July 22, 2011

Saturday after the Fourth Sunday after Trinity


Morning - Ps. 147, Ruth 1:15, Lk. 9:2-45
Evening - Ps. 148, 150, Acts 17:16


Naomi's homecoming is not a happy one. She says to those who greet her that she "went out full." She means she left Israel with a husband and children, and, most likely enough money to buy property and start life over again in Moab. In Moab she found two loving daughters in law. She had family, love, and hope. Now that is all gone. She has returned hungry, widowed, grieving the loss of her sons, and so poor she has to beg and glean the fields for food. She laments, "I went out full, and the Lord hath brought me home again empty" (1:21) Thus she tells the people not to call her Naomi, meaning, "happy" or "pleasant", but Mara, meaning "bitter" or "angry" (1:20). Why is she angry? Because the Lord has dealt very bitterly with her (1:20). Or has He? It was Elimelch and Naomi who left the Covenant people to dwell among the heathen. It was they who left the benefits of the sacrifices, the Covenant, and the worship of God. It was they who married their sons to Moabite women. It was they who turned away from God, not God who turned away from them. God simply allowed them to have what they wanted. He often does the same with us today. "Christians" want to live like pagans, so God gives us what we want. Only, like Elimelech and Naomi, we find Moab isn't so great after all. We go out full, but come back empty. What else should we expect? How can we expect to be at peace with God when our hearts are set on the world?
What Naomi does not see is that the hand of God is heavy upon her for grace. It is heavy upon her because it is calling her back God. It is calling her back to the Covenant. God is saying to her, "I will be your God and you will be my beloved daughter. I will bless you and protect you, and I will give you better things than you can even imagine (see Eph. 3:20). Come back to Me. Let Me love you. Let Me bless you." It is as though God is saying to her;

"Draw nigh to God, and He will draw nigh to you. Cleanse your hands ye sinners; and purify your hearts, ye double minded, be afflicted and mourn and weep, let your laughter [your desire for selfish pleasures] be turned to mourning [repentance] and your joy [pleasure in sin] to heaviness [grief in the soul over sin]. Humble yourselves in the sight of the Lord, and He shall lift you up."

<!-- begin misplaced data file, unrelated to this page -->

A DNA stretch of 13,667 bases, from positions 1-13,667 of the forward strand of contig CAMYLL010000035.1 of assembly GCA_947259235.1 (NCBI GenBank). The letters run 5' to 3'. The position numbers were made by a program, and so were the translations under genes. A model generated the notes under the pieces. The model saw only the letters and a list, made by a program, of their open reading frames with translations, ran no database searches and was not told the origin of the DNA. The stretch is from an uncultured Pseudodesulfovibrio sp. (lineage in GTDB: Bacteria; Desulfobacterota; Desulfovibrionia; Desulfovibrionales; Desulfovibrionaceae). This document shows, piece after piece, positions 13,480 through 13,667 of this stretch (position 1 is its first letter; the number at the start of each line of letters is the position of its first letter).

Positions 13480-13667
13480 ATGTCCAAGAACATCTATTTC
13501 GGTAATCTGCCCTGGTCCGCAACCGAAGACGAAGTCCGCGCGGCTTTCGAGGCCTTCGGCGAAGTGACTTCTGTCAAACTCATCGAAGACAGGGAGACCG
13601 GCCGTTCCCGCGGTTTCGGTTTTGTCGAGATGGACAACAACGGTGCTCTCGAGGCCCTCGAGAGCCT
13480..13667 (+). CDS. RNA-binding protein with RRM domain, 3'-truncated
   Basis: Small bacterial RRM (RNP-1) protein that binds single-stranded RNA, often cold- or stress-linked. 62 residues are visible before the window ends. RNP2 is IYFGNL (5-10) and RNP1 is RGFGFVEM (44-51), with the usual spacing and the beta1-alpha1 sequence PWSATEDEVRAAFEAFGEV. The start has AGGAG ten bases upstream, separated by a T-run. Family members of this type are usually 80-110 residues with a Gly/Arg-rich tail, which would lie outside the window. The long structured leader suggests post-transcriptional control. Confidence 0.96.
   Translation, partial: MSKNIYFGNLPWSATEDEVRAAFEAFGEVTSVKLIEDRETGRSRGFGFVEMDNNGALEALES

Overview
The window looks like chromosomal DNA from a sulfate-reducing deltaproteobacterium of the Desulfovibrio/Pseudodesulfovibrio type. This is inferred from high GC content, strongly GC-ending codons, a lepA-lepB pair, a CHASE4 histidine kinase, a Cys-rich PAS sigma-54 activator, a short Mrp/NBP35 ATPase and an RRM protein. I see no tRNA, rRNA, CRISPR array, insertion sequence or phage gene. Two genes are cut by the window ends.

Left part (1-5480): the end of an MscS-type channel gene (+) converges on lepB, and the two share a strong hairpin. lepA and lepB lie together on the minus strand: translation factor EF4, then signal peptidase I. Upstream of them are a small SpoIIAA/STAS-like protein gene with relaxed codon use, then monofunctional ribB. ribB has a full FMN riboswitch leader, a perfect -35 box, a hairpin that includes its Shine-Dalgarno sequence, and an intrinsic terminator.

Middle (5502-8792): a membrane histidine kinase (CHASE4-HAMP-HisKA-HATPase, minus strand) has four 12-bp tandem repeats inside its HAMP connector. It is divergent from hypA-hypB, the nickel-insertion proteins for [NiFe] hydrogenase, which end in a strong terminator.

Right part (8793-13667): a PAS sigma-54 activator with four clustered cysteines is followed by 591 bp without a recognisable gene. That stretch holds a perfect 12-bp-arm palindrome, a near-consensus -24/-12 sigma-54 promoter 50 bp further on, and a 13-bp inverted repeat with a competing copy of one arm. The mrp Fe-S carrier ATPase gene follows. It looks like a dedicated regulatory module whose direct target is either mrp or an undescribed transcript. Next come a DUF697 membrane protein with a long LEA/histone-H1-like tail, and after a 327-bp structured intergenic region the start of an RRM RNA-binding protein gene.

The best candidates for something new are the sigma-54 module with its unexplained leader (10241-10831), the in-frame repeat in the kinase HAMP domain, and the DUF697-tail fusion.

James 4:8-10

Both Ruth and James call for the same kind of faith, a faith that turns from sin to God; a faith that removes us from the throne of our lives and enthrones God as King and God. This kind of faith is not a single event; it is a pattern of life. It is a habit of the mind and soul. It is a call to continuously draw nigh to God, cleanse your hands, purify your heart, and live in the spirit of James 4:8-10. Make it your habitual way of life. This is the call of God to Naomi, and to us.

Ruth 1:16-17 is one of the most beautiful and moving passages in all of Scripture, and it ought to be treasured by every child of God. In it we see the conversion of Ruth. She has been an idolater. She has been an alien and a stranger to God. Her life and values were shaped by the culture of paganism, and they were the habit of her life. But here she lays that life down and takes up a new life as a child of God. She joins the Covenant people, she moves to the Promised Land. She enthrones God as her God, and she intends to make this the habit of her life.

Thus our reading for today has brought us face to face with the major themes of the Book of Ruth. We have seen the Providence of God in His care for His people and working out His plan and purpose for this world. We have seen the Grace of God calling Naomi back to His people and Himself. We have seen Repentance, for God's call to Naomi is to return to Him and turn away from her sin. And we have seen Conversion, as Ruth has come to God and become a child of grace. All of these themes will be developed further in the coming chapters of Ruth.